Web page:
Retreating oil shares drag European stocks lower
* FTSEurofirst 300 down 0.2 pct, Euro STOXX 50 down 0.2 pct
* BG tumbles after third outlook warning in a year
* Italian stocks up as delays seen in Berlusconi decision
By Blaise Robinson
PARIS, Sept 9 (Reuters) - European shares dipped on Monday, led lower by oil stocks which tracked falling crude prices as expectations of an imminent U.S.-led strike on Syria faded.
Royal Dutch Shell, Total and Repsol fell 0.6 to 1.3 percent each, while Brent crude was down $2 a barrel to just above $114 after U.S. Secretary of State John Kerry said Syria could avoid a strike by turning over chemical weapons within a week.
In the same sector, BG was the biggest loser among European blue chips, tumbling 5.1 percent after slashing its production outlook for the third time in a year, citing delays in getting new projects under way in Egypt and Norway.
The FTSEurofirst 300 index of top European shares ended 0.2 percent lower at 1,228.07 points, retreating from a 3-1/2 week high hit on Friday. The euro zone's blue-chip Euro STOXX 50 index lost 0.2 percent to 2,798.31 points.
Oil stocks have outperformed the market since mid-August, but fading expectations of military action against the Syrian government prompted investors to cash in profits.
"The Syrian situation is quite volatile and there's some profit taking on the bets people made when a military action seemed imminent," said David Thebault, head of quantitative sales trading at Global Equities.
"The tensions have not disappeared, however, and Syria remains the biggest risk for the market at the moment."
Italian stocks bucked the trend, with Milan's FTSE MIB gaining 1.2 percent, further recovering from recent losses as investors bet it could take weeks before a special Italian Senate committee reaches a decision about the potential expulsion of Silvio Berlusconi from parliament.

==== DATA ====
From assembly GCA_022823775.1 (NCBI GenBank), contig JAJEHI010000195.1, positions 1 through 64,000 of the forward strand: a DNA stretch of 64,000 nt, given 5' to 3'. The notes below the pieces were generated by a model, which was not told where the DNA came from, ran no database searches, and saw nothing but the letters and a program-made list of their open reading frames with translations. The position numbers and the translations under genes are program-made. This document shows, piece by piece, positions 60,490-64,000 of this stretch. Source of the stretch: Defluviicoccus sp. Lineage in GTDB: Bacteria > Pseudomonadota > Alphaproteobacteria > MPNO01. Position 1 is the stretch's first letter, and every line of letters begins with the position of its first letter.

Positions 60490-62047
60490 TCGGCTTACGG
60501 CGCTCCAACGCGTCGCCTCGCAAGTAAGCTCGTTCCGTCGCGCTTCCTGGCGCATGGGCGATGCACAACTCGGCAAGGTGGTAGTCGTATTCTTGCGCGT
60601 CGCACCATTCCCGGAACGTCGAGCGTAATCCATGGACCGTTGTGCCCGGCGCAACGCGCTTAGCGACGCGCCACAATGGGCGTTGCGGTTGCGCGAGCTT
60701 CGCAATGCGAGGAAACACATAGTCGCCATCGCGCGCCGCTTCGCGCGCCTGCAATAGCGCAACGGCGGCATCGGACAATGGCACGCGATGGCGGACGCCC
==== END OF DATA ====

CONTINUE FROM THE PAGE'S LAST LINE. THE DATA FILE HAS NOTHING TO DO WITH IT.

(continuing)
Investor appetite for Italian stocks has been rising, according to UBS, with the bank's clients snapping up Italian stocks on the back of improving economic data.
UBS's client activity shows Italy enjoying its biggest inflows in four years, while clients also turned net buyers of European equities for the first time in six months.
Germany's DAX ended flat, with K+S jumping 8.2 percent on speculation that potash prices won't drop as much as expected following the breakup of the world's largest producer cartel.
Shares in K+S had plummeted 40 percent after Uralkali , Russia's largest potash producer, in July predicted a decline of more then 25 percent in the potash price after abandoning its export joint venture with Belaruskali of Belarus.
Elsewhere in Europe, UK's FTSE 100 index fell 0.3 percent and France's CAC 40 lost 0.2 percent.
The FTSEurofirst 300 has gained about 11 percent since late June, supported by improved macro economic data from around the world.
"We still think the global growth picture is improving, so have viewed market pull-backs due to the Middle East and Fed tapering concerns as buying opportunities," said Ivor Pether, senior fund manager at Royal London Asset Management.
"We do need to see the encouraging PMIs in Europe translating into better EPS (earnings-per-share) growth, though," Pether added, referring to purchasing managers indexes.
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